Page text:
Students’ Walking ‘Car Pool’

In a crosswalk, these Palisades Elementary students and their moms are part of a “walking car pool” that promotes walking to school at least one day a week.
Photo by Rich Schmitt, Staff Photographer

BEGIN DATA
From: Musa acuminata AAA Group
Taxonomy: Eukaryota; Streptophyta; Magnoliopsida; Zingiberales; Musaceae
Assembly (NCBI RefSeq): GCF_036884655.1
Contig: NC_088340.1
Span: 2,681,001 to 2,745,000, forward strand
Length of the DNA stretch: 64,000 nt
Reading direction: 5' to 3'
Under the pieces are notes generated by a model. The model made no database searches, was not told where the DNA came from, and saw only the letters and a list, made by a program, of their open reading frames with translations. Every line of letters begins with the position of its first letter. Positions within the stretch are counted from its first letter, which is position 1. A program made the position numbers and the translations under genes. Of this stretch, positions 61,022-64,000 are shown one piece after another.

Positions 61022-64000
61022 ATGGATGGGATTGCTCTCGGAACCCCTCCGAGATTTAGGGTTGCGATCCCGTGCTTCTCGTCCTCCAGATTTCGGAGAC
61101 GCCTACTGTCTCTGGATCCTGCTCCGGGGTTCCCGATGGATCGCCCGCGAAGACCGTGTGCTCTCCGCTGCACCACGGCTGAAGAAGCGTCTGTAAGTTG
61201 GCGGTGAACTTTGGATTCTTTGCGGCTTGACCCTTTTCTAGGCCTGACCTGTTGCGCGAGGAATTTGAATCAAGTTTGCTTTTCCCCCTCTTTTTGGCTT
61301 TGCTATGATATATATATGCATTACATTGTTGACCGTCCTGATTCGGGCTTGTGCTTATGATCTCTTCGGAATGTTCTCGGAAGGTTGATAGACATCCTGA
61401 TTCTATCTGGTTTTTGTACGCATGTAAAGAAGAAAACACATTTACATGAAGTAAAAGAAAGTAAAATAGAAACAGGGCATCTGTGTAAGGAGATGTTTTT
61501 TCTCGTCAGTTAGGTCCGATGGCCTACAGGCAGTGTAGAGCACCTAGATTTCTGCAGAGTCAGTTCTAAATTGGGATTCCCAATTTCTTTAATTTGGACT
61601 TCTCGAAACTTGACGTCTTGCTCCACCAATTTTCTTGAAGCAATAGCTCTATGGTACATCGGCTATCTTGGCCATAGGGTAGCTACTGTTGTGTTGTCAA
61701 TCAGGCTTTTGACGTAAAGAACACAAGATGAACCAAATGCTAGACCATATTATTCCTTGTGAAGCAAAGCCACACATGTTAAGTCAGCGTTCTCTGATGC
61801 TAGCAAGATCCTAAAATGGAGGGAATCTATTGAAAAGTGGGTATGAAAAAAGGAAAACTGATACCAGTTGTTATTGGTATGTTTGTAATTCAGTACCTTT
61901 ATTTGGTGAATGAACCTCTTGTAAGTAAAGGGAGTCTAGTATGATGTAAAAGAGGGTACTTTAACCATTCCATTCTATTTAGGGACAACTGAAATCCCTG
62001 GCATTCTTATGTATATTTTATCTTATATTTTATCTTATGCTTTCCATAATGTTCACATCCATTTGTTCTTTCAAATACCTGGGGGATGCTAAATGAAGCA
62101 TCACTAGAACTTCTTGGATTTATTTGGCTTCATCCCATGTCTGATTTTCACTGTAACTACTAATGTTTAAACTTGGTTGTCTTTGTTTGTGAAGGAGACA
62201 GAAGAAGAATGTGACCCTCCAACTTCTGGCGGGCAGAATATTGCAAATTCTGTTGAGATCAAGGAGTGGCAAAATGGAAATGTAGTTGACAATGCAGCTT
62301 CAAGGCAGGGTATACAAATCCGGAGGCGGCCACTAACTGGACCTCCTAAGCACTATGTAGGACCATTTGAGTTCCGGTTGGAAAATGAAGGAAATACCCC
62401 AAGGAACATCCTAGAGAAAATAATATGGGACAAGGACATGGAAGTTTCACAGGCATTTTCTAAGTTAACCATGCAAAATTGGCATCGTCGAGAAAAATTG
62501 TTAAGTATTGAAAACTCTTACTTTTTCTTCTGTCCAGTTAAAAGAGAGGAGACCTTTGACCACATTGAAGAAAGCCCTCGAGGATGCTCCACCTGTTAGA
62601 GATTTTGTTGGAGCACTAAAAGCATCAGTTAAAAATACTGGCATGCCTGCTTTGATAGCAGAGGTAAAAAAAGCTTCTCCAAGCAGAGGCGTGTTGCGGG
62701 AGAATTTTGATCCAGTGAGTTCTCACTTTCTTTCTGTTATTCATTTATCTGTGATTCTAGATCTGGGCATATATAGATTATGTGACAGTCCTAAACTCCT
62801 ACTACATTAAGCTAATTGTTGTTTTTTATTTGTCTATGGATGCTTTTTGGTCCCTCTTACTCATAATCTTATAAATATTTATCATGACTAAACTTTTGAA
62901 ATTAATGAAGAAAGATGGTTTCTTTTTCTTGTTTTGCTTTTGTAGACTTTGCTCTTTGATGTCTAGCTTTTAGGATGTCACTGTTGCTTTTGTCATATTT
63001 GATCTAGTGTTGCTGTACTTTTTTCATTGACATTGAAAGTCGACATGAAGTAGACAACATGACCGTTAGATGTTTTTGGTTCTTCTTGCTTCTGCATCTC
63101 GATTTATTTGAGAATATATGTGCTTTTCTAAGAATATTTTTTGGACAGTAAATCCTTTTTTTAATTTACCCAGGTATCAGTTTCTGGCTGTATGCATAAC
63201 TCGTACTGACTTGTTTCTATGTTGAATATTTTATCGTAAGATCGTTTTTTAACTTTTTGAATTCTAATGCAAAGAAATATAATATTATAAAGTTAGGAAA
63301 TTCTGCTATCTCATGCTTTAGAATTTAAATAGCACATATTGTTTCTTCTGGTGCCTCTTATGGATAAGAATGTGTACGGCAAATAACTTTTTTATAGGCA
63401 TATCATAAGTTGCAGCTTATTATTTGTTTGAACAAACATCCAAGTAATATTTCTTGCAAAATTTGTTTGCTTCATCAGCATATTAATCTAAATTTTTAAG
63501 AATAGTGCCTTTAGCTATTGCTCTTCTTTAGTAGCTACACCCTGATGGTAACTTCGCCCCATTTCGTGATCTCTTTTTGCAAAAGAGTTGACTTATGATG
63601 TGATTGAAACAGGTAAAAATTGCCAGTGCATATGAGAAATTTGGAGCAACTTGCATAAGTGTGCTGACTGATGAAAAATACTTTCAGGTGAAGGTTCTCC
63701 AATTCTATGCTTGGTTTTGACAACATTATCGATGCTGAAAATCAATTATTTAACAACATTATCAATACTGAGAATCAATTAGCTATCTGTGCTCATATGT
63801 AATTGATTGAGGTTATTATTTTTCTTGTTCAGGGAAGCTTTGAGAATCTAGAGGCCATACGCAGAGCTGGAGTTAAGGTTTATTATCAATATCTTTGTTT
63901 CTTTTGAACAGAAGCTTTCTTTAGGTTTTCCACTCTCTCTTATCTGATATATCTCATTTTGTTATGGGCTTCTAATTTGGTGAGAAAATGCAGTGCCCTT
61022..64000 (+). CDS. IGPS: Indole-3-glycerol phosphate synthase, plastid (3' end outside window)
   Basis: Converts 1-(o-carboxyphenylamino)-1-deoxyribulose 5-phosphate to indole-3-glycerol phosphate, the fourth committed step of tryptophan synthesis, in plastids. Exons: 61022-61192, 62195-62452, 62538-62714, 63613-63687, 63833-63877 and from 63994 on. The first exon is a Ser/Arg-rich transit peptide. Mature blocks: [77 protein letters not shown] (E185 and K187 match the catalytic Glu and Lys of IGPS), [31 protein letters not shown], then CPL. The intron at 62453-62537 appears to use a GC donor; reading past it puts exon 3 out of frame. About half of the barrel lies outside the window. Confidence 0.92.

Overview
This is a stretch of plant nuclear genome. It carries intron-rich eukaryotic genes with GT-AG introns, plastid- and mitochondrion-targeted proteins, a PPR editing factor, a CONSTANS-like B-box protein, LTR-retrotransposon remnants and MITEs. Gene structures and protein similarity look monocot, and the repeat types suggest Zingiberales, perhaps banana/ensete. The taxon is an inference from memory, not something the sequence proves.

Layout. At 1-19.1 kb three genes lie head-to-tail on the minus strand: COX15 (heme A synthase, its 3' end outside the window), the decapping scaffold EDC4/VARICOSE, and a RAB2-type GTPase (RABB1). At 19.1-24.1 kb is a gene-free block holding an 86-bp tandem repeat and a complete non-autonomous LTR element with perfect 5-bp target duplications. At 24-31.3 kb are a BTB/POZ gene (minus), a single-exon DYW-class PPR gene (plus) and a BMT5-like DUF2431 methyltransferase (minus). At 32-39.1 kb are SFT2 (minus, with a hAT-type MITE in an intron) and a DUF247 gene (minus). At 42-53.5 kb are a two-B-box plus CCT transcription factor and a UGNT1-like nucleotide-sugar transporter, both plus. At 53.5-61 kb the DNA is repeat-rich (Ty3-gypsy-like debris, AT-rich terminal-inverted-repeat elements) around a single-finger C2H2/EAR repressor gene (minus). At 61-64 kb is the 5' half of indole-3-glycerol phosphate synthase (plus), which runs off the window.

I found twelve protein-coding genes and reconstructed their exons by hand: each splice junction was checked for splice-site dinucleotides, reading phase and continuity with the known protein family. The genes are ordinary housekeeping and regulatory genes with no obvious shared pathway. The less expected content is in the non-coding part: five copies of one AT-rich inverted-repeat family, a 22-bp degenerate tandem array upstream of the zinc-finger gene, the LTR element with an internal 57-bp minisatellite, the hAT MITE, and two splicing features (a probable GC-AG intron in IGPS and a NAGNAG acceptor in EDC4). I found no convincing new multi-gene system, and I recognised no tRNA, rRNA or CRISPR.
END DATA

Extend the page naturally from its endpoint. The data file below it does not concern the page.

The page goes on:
Resident Kelly Williams wondered what would happen if parents in the Palisades arbitrarily selected a day, and on that day, instead of driving, walked or took a bicycle to school. Williams, who lives in the Alphabet streets, normally drives every day. Last Wednesday, she walked her kindergarten and third grade child to Palisades Elementary, a trip of about 15 minutes. She noticed that there were six other kids who lived on her route to school. ‘I decided to form a walk pool, sort of like a car pool, only walking,’ she said, and invited the other families to join her walking to school. Immediately there were benefits. ‘Three kids who didn’t know each other became friends,’ Williams said. ‘Since one parent was walking, the other parents got to stay home, which kept four cars off the road.’ Marquez Elementary Principal Phillip Hollis is also urging parents to become a weekly ‘school bus’ starting on Wednesday, October 22. Parents will pick up kids as they walk by the children’s houses and continue walking them all the way to school. Hollis is encouraging families to walk to school at least once a week. ‘It would reduce traffic congestion for our neighbors, help kids get more exercise, lower carbon emissions and help build community,’ Hollis said. A nationwide trend of walking to schools is happening because many school districts are cutting transportation costs by eliminating bus routes. A Newsweek article (‘Waving Goodbye to the Bus,’ September 15) told about Nia Parker, whose bus in Columbia, Missouri, had been discontinued and who now walks to school instead. She and her neighbors travel the half-mile in a ‘walking school bus.’ Nia’s mother in the Newsweek article said, ‘It’s healthier for them to walk.’ According to the 1969 National Household Travel Survey, nearly half of students walked or biked to school. In 2004, a University of Michigan researcher found that less than 13 percent did. For many in the Palisades, walking is an option, but they often they feel a car will be faster. ‘I had to pick up three kids after school and take them to the park,’ said Williams, who decided to drive. ‘The traffic was so bad that my friend, who walked instead, beat us.’ For other parents, who live in the Highlands, or those who have their children at Revere Middle School, biking and walking are not options. Williams would like to challenge other schools to implement walking pools at least one day a week. Moreover, she asks, ‘If it can work for schools, why wouldn’t it work for businesses?’ Williams envisions Wednesday as a day on which everyone in the Village could walk or ride their bike to work. ‘We have a tiny little town that has everything we need,’ Williams said. ‘Walking could even promote local shopping.’